Star InactiveStar InactiveStar InactiveStar InactiveStar Inactive

I had a little time a few days ago, I decided to defoliate this ficus and give it a rewire.  Normally you would not defoliate this late in the year, but here in the deep South we still have another month or so of warm weather and the tree should have plenty of time to recover.  Why defoliate?  On an evergreen, if you want to wire it is difficult to see the structure of the tree with all of the leaves on and it is also difficult to apply the wire.  Not being able to see the structure also makes it difficult to prune, you can't see what needs to go and what needs to stay.  Defoliation is also a way to decrease leaf size, defoliating one or two times a year will cause a significant decrease in leaf size.

This how it looked before I started the work.  I had cut it back several times earlier this Summer but have not defoliated, just basically tried to build some ramification.

Side 1

Side 2

Side 3

Side 4

Before defoliation, I trimmed as much unwanted growth off as i could.  Mostly shortening branches back to a fork and reducing three forks to two.





After I went through the tree and removed what I did not think that I would need, it was time to start defoliation.  My favorite tool for this is this pair of scissors, an old pair of hair scissors.  Extremely sharp, they are perfect for getting in there to remove the leaves.

Ficus Bud

While defoliating, I will be cutting each leaf off individually and leaving the petiole.  I do this to preserve the latent buds that are present at the base of the petiole, if I just pulled them off with my hands I chance destroying the buds that will make the new leaves.  Also be careful not to damage any buds that have already started to form. Here is an example, it is the horn like projection in the picture to the right.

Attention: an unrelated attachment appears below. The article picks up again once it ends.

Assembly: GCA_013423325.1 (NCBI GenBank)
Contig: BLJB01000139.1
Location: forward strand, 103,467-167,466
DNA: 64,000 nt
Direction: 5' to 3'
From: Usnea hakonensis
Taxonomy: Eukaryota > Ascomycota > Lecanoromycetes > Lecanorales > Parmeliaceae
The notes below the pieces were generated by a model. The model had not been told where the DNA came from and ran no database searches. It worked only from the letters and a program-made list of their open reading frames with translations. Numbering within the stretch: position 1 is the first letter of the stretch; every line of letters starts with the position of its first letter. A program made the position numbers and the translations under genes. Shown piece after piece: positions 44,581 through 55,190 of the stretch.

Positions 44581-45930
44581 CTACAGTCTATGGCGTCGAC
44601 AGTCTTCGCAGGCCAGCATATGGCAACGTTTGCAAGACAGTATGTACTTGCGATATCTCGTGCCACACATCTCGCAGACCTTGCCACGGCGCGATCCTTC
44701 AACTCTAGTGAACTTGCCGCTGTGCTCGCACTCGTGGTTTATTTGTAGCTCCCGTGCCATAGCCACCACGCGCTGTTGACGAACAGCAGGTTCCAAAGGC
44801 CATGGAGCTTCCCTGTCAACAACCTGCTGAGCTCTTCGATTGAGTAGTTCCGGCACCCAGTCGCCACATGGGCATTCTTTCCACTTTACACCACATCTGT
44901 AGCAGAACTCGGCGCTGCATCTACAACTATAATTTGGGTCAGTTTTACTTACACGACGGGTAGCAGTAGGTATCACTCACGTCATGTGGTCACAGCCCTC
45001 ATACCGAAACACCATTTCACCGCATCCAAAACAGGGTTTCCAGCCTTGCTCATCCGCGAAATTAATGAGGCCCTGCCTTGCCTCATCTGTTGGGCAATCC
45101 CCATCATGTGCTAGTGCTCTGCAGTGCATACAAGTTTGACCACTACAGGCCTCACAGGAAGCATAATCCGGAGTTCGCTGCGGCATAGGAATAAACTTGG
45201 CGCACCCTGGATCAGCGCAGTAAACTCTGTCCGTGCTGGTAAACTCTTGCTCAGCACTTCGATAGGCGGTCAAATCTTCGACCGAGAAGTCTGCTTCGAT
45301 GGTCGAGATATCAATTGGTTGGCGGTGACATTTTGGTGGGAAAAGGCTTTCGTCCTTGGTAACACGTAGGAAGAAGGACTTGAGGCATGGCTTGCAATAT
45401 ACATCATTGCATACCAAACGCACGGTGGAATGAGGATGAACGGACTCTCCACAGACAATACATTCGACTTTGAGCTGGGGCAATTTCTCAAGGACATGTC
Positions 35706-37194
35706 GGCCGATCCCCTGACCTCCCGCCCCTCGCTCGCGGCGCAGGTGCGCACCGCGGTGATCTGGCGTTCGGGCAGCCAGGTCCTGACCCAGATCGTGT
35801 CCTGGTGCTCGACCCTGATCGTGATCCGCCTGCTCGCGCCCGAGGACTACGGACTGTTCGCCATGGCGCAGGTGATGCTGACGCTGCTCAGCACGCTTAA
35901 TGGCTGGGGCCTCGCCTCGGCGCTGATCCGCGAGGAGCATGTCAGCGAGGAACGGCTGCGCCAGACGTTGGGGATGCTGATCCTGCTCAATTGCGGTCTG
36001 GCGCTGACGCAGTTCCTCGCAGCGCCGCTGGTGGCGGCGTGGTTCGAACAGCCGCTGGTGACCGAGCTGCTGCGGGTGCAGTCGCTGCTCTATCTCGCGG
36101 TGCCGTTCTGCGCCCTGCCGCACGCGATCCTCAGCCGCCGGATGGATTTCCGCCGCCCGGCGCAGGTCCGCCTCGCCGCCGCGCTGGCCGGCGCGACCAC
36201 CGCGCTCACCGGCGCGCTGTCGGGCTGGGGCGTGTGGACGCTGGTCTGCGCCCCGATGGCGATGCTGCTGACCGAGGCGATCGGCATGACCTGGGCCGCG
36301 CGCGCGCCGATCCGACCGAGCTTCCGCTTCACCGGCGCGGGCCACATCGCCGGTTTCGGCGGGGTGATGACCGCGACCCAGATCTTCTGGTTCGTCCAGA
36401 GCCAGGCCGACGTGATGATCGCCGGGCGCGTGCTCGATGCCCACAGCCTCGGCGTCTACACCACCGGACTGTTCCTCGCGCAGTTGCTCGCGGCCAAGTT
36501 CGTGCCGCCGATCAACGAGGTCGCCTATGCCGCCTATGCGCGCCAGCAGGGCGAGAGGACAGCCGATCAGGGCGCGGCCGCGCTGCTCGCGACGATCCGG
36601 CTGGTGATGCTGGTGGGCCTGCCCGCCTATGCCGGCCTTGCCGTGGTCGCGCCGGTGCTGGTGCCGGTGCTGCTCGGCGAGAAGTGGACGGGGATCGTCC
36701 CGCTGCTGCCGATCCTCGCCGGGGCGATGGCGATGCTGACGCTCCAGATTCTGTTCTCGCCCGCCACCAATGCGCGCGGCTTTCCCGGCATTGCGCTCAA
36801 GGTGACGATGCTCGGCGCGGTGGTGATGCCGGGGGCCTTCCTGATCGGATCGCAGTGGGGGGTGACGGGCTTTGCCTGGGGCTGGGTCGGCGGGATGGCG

An hour or so later, I had the ficus completely leafless.
I found the variation in leaf size all over the tree interesting.
Now that she is naked, I can really assess the structure and make some adjustments to improve the branching.

This "hook" branch growing downward and out has always bothered me but I never had the guts to cut it off. I just wasn't sure how much it added to the design.  Now that the tree is naked, I can see that it looks just plain awful, it needs to go.

Hook Branch


Latex Caulk Cut Paste

Time out for cut paste.  It is widely believed that you don't need to use cut paste to seal pruning wounds on ficus since their sap contains latex.  This is true and very small branches, say pencil lead size or smaller, don't need sealing.  Larger branches and scars need sealing, if you don't seal them, they will rot.  The reason for this is that the tree will seal itself off at the edges of the wound, leaving the soft wood in the middle exposed.  For cute paste, I use latex caulk thinned with a little water.  There are special "bonsai" preparations for this, but they have to be ordered and are expensive.  The caulk works just a well, comes in many colors, and is readily available.  It is also cheap, leaving more money for beer.
They rest of the work involved just going through and removing crotch growth and thinning.

Crotch Growth

Crotch Growth Removed

Branch Before Thinning

Branch After Thinning

With the all of the trimming completed, it was time for some wire.  I applied wire to every branch, the work was done over two days and took about four or five hours.  After all of the wire was applied, the branches were bent to add some movement and shape the canopy.  Here is what it looked like:
This is what it looks like form the top.
That is about it for this one.  In a few week it should fill in with a new crop of leaves.  I'll post and update when it gets there.